Monday, 10 September 2012

The Cayman Islands - By Alistair MacDonald


The Cayman Islands are renowned for their magnificent beaches, seas and diving.  Less well known, but equally impressive, are the magnificent limestone sea cliffs of Cayman Brac - and to a lesser degree, Grand Cayman.

Cayman Brac was first developed as a sport climbing venue in the early 90s, led by Skip Harper and John Byrnes.  There now exist approaching 100 routes on superb rock (see skipharper for the early history, and www.climbcaymanbrac.com for the most up to date guide).  However, deep water soloing remains in its infancy, with a handful of routes currently accessible only by boat.

Cayman Brac is roughly shaped like a door stop:  rising gently out of the Caribbean sea on the southwest shore up to 120ft along the northeast end of the island.  It is around this northeastern quarter of the island where the sea cliff sport routes are found.  Captain Shelby is the ideal local fisherman to take a group out to the rocks.  There is enormous room for development, as many of the cliffs rise sheer out of the water; most of the sport routes start between 10-20 feet from sea level.  This however is because of the fiercesome swells that crash unimpeded into the rocks in rough conditions - which can develop frighteningly quickly.  A further impediment to DWS development is the height of the cliffs - at over 100ft topping out is not an option without a rope.  The only official route (The Inaugural, 6c, FA Saagar Kadiyala, Alistair MacDonald 2010) is primarily a traverse.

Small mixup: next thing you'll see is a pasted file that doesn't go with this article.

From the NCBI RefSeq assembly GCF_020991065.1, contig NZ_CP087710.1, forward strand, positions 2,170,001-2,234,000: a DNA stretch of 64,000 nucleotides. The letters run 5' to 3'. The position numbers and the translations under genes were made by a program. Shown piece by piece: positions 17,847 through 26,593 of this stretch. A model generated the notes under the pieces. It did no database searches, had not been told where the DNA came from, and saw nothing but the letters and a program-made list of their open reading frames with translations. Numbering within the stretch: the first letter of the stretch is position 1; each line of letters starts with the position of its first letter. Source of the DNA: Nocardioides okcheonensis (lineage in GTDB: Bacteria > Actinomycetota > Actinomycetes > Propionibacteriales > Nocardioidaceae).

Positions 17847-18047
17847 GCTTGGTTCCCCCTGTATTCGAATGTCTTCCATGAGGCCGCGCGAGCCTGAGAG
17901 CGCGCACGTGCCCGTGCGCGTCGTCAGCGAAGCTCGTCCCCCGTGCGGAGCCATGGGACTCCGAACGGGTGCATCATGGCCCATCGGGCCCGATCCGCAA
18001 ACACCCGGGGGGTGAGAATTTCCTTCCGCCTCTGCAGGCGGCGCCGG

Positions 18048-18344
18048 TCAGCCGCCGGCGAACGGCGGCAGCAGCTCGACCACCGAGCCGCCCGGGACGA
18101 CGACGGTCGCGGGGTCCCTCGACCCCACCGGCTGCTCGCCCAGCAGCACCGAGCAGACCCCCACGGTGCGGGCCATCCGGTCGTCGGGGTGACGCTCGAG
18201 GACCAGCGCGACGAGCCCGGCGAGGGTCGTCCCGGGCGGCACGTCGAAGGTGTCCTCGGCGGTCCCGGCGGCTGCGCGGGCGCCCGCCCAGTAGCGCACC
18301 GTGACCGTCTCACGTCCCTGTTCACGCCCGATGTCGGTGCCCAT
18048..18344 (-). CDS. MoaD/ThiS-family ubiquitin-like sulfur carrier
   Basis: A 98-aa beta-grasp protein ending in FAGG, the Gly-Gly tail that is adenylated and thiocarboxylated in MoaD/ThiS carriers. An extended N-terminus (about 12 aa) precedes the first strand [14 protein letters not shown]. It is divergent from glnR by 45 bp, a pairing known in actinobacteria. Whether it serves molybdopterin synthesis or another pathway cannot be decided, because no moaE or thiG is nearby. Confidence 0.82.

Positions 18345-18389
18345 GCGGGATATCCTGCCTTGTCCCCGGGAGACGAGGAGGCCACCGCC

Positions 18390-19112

But when the conditions are right the climbing is magnificent.  The water temperature rarely dips below 80f even in the depths of winter (when air temperatures may dip to 75f on a cold day!) making it perfect for a long day in the water.  There is ample scope to place in situ ropes / rope ladders along the base of the existing sport routes to aid starting the routes (much of the lower 10 feet of the cliffs is impossible sharp and undercut by wave action).

And at the end of the day a fire on the beach under the stars, some rum and a cigar is the perfect way to recharge and get psyched for the next day.